Monument record MCC402 - St James's Church, High Street, Colchester


12th century church, much altered, located on the south side of the High Street, close to the site of East Gate.


Grid reference Centred TM 00159 25233 (44m by 31m)
Map sheet TM02NW
1848 Parish ST JAMES


Type and Period (1)

Full Description

12th century church with later and 19th renovation. Topographic observation (i.e. it's location on the High Street), however, suggest that the church was an Anglo-Saxon foundation.<4>

The walls are of flint and septaria rubble, partly faced with knapped flints, tower has a large admixture of Roman brick. Dressings are limestone; roofs are tiled and lead-covered. NW. angle of C12 nave remains but is the only visible work of that period. West tower possible added in the C13. N. & S. nave arcades suggest four different periods of enlargement of the main body. The two E. bays of the S arcade belong to later in the C13 and there is some structural evidence that at this time the church had transepts. Early in the C14 the two E. bays of the N. arcade were built or rebuilt. Early in the C15 the chancel arch was rebuilt, the W. part of the S. arcade built or rebuilt, and the E. part rebuilt with C13 materials. The W. part of the S. aisle is of this date and was probably built to line with the S face of the former transept which was incorporated in it. Late in the C15 the N. arcade was reconstructed on similar lines to the S arcade and the N. aisle rebuilt, the former transept on this side being apparently reduced in length. In c.1500 the chancel, N. and S. chapels and N. vestry were rebuilt. The W tower seems to have been much rebuilt in the C15 but exact extent of this work is uncertain. The church was restored in the C19 when the tower arch, with a N. porch in place of an earlier one of unknown date were rebuilt and the clerestory added. Features and fittings include: windows and window details C13, C14, C15, C16; C14 and C16 doorways; early C16 N. and S. chapel roofs; N. aisle roof incorporating some carved brackets; two C15 beams incorporated in supports; early C16 bracket moulded, with carved angel support, in S. chapel, E. wall; C15 doors in N. chapel, doorway to vestry; C15 doors in doorway to staircase to tower; early C16 piscina in chancel, C14 one in S. aisle; sedilia in chancel, S. chapel, S. aisle- sills of SE. window carried down to form seating.<1>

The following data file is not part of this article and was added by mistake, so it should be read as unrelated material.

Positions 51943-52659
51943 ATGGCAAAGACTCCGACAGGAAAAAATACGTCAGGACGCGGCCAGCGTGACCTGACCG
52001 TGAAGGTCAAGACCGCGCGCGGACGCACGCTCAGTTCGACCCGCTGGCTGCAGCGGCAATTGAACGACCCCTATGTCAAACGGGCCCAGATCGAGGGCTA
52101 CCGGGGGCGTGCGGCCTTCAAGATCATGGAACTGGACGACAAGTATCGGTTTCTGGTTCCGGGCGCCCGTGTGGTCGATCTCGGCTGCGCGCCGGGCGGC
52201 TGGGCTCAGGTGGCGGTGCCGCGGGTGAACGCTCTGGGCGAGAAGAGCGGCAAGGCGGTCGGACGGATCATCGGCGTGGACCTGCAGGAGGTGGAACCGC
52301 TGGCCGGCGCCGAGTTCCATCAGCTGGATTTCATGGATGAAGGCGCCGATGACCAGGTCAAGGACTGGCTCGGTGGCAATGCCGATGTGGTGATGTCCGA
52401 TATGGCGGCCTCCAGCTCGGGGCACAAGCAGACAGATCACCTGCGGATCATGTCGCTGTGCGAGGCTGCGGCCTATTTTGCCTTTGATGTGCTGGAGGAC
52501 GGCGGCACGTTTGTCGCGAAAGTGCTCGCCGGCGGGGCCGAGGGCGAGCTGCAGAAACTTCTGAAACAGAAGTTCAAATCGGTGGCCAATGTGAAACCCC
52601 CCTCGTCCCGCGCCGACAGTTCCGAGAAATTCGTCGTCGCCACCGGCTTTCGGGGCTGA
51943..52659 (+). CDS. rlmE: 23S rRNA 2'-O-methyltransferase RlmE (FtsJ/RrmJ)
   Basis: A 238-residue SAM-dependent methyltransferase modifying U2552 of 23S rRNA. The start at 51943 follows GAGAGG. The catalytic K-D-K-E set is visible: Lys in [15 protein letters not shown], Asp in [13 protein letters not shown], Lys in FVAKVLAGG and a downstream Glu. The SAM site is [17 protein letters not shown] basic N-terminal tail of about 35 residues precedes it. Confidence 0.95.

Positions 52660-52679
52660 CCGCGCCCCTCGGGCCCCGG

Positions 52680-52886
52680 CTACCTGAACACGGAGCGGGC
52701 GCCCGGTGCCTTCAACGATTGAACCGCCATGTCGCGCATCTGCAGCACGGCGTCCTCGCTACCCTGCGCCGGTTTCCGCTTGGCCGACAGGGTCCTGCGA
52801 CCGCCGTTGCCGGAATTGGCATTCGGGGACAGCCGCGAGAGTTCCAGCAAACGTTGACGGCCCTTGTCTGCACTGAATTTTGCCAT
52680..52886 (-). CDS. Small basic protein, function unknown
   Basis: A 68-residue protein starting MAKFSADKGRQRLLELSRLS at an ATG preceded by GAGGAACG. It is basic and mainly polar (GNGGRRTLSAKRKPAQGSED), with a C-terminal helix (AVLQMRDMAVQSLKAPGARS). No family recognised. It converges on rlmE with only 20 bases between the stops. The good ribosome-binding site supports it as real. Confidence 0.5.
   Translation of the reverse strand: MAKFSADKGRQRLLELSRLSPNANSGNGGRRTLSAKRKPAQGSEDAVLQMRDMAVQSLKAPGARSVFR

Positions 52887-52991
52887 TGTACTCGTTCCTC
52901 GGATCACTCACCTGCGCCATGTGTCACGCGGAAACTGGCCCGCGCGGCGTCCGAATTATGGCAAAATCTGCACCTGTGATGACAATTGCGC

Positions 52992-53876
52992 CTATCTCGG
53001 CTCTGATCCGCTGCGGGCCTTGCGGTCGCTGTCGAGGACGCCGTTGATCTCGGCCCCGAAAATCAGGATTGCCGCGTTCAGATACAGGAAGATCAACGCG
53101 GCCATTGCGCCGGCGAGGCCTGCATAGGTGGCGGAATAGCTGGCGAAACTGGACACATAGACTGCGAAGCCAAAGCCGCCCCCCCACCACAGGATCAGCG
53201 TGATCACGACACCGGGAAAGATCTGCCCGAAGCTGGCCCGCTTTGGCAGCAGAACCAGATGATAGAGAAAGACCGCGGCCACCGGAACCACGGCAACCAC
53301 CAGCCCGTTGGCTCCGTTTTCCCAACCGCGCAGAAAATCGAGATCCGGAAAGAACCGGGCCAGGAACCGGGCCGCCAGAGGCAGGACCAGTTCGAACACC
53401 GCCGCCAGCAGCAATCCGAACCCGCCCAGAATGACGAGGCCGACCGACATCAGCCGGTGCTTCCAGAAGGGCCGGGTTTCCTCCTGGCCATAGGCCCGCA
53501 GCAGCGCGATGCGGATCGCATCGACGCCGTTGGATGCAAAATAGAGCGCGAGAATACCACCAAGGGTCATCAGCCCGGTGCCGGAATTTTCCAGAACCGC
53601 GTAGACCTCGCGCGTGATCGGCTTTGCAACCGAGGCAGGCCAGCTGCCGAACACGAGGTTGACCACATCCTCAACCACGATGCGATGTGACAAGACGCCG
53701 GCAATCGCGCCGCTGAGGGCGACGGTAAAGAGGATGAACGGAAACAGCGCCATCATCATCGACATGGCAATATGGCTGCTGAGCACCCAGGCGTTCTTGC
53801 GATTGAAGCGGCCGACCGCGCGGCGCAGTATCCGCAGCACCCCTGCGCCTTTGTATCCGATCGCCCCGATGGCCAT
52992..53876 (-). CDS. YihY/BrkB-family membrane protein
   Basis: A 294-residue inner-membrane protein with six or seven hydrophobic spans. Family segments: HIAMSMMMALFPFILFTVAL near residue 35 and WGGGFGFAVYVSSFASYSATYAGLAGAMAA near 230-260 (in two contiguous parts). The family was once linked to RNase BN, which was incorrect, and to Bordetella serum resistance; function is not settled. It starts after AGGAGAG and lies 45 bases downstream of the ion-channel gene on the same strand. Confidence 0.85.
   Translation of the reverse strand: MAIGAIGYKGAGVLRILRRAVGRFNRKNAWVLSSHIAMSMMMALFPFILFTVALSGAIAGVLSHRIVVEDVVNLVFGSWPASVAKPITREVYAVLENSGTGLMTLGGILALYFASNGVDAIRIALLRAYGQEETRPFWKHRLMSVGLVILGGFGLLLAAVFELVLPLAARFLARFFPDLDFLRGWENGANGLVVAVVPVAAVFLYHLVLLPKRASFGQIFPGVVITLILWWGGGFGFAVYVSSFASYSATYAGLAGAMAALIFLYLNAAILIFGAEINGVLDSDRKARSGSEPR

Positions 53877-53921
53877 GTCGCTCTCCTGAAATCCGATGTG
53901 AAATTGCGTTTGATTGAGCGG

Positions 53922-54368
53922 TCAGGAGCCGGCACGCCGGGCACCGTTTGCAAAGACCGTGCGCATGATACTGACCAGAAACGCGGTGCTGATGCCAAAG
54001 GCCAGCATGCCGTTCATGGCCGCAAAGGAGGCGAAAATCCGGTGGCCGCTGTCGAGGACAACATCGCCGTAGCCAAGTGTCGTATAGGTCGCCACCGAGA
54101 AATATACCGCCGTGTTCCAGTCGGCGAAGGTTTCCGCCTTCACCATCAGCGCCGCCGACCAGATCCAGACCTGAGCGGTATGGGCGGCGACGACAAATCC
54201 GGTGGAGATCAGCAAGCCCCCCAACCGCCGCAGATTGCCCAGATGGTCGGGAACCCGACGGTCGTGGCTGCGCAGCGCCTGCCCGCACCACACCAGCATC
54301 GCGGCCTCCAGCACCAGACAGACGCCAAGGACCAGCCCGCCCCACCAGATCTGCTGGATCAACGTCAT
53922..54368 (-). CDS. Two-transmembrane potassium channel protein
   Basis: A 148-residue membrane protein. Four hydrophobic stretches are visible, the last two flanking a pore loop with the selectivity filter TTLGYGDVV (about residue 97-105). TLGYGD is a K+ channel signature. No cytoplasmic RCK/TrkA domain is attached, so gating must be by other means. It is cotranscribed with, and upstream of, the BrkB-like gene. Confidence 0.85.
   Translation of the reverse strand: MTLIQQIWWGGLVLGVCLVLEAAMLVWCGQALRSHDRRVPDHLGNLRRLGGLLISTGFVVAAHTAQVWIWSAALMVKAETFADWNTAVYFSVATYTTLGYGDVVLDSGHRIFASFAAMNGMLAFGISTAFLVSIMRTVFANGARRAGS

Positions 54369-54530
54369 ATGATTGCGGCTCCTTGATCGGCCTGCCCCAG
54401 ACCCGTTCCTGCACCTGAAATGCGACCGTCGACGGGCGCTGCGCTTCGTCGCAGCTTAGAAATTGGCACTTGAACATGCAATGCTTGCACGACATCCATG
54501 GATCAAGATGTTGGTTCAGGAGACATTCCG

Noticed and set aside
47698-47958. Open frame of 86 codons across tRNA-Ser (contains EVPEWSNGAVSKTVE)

The Church was restored in the C19 when the tower arch, together with the N porch, in place of an earlier one of unknown date, were rebuilt and the clerestory added. The early C16 N. chapel roof has the two middle principals with carved braces carved with the arms of the Sww of London, probably C17 repairs. Features and fittings include: two bells 1622, bell frame is 'old' 2 late C16 brasses; early C18 glass in N. chapel (cartouche with the arms of the See of London); C17 monument in tower on W. wall; floor slab (1677 and 1714); plate includes a slaver of 1705.<1>

DOE Survey of Church of St James, Grade B. A building of many dates, probably C12 in origin (north-west corner nave). C13 and C14 alterations and rebuilding and a considerable amount of work done in C15, especially the tower. This has a large admixture of Roman brick. A good deal of C19 restoration, when the clerestory was added and the tower arch and north porch rebuilt. Marble monument at west end of north aisle to Arthur Winsley dated 1727. The Roman Town Wall forms part of the property boundary (east side of churchyard). <2>

The odd little spire does not belong to the restoration of 1871. Stained glass of c.1850 said to have been obtained from Belgium or Holland. Plate includes 2 flagons of 1752. Wall monument of 1727. <3>

Tradition says that a shrine of wattle and daub stood here for the use of travellers arriving at the east gate of the town. Certainly the large transeptal building encapsulated in the present church cannot be regarded as that shrine; St James's must have been built by the C12 at the latest. <4>

There was an anchorage here in 1155 endowed by the crown.<5>

Sources/Archives (5)

  • <1> Monograph: Royal Commission on the Historical Monuments of England. 1922. Royal Commission on Historical Monuments (England): Essex, (North-East). Volume III. No 4.
  • <2> LIST: Department of the Environment. 1971. List of Buildings of Special Architectural or Historic Interest: Borough of Colchester (Essex). TM 0025 SW 6/40.
  • <3> Serial: Pevsner, Nikolaus. The Buildings of England: Essex. pp.119-120.
  • <4> Monograph: Rodwell, Warwick J with Rodwell, KA. 1977. Historic Churches: a wasting asset. p.34.
  • <5> Monograph: Clay, Rotha Mary. 1914. The Hermits and Anchorites of England. pp.214-215.

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Record last edited

Oct 19 2016 9:01AM

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